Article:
Frankenstein - Theme of Appearance

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The Unjust Isolation of Frankenstein's Creation and Other Reasons to Never Become a Model: Societal Prejudices in Shelley's Frankenstein
A Swiss Proverb once enlightened, "When one shuts one eye, one does not hear everything". Sadly, vision is the primary sense of mankind and often the solitary basis of judgment. Without human's limitations of the shapes, colors and textures of our overall outward appearances, the world would be a place that emphasizes morals, justice and intelligence rather than bravado, cuteness, and sexual attraction. For if there were no predetermined ideal models defining the beautiful possibilities of the human body's variation, one would never suffer isolation due to one's disability, unattractiveness, or unusual physical attribute. Mary Shelley's novel, Frankenstein, sheds light on the eternal illusory and importance of appearance through the tale of an unwanted creation that is never given a chance. Ironically, the supposed beast was initially much more compassionate and thoughtful than his creator, until his romantic and innocent view of the human race was diminished by the cruelty and injustice he unduly bore. Not only does the creature suffer the prejudice of an appearance-based society, but other situations and characters in the novel force the reader to reflect their own hasty crimes of judgment in an intelligent and adult fashion. The semi- gothic novel includes several instances of societal prejudice that include the isolation and outcast of Frankenstein's creation, the creature's biased opinion of the cottagers, and the unbalanced and inappropriate classification of Victor.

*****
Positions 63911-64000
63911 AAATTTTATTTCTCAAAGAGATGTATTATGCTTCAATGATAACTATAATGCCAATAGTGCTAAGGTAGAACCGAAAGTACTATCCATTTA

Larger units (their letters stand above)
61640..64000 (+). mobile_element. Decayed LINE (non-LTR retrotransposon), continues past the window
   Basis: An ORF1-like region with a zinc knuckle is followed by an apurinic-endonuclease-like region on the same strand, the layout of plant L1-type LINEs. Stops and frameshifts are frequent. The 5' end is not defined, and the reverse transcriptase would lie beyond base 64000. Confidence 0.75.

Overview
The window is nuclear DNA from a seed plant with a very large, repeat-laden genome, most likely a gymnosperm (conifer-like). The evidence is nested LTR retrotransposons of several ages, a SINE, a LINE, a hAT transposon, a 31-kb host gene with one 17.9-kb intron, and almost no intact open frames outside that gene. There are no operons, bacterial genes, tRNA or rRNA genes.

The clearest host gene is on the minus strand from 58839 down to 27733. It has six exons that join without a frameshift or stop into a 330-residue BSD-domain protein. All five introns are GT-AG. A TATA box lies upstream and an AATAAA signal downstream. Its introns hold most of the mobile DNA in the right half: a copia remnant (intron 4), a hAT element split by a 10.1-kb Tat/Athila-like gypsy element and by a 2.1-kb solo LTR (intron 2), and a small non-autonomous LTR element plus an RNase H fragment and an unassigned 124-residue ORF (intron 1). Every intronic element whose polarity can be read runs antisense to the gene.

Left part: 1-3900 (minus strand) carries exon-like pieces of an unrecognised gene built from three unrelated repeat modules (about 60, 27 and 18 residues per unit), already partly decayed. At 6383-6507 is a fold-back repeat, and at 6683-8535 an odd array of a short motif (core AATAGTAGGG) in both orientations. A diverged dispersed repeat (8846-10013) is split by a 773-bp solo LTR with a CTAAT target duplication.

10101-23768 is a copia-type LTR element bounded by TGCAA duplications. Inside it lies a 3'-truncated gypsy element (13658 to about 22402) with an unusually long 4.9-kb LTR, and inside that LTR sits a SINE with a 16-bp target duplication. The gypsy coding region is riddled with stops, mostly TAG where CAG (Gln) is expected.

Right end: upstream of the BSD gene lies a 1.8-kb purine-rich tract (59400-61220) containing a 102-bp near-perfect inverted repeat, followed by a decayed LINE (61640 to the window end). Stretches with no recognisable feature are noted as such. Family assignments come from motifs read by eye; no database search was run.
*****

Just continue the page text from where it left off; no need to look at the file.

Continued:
Throughout the course of the creature's isolated and pathetic journey, he is never given the opportunity to participate in human interaction, as he so deeply deserves. Upon his creation, the reaction of Victor, his maker, is so vividly appalling; one forgets that this is actually the birth of a human being. His ‘father', Victor, is so selfish and has such a lack of responsibility and foresight, that he creates a human being for the simple purpose of recreation, intellectual stimulation, and the thrill of 'the chase'. Frankenstein himself refers to his own creation as, "…the life which I had so thoughtlessly bestowed" (88; ch.1; vol. 2). Victor is solely interested in the beneficial aspects on the surface of creating, just as his interest in the exterior ‘monster' is superficial. Not only is Victor's quest selfish, but his goal is frivolous as well. Victor's initial opinion of his creature is that of disappointment, although he succeeds in his destination to create a living being from inanimate pieces. The disappointment is not only irrational, but also shows his further jaded ideal of perfection in the fact that he considers ugliness a weakness. If that were true, ugliness would be the creature's only weakness, as the story goes on to tell of the selfless acts of kindness the creature administers. Victor describes his supposed miserable failure as a deformed monster when he says "His yellow skin scarcely covered the work of muscles and arteries beneath; his hair was of lustrous black, and flowing his teeth of pearly whiteness; but these luxuriances only form a more horrid contrast with his watery eyes, that seemed almost of the same colour as the dun-white sockets in which they were set, his shriveled complexion and straight black lips" (56; ch.5; vol.1). Later, Victor sees the creature after a long period of his aimless roaming, and he "trembled with rage and horror" (95; ch. 3; vol .2). Victor wished to engage in mortal combat because he had a faint premonition the creature might have possibly killed his son. The senseless idea was formed simply because of the creature's physical features, and that he may have been in the vicinity. Even though the monster was shunned, hated, labeled prematurely as a killer, and cursed by his very own maker, he sees the goodness of the human...
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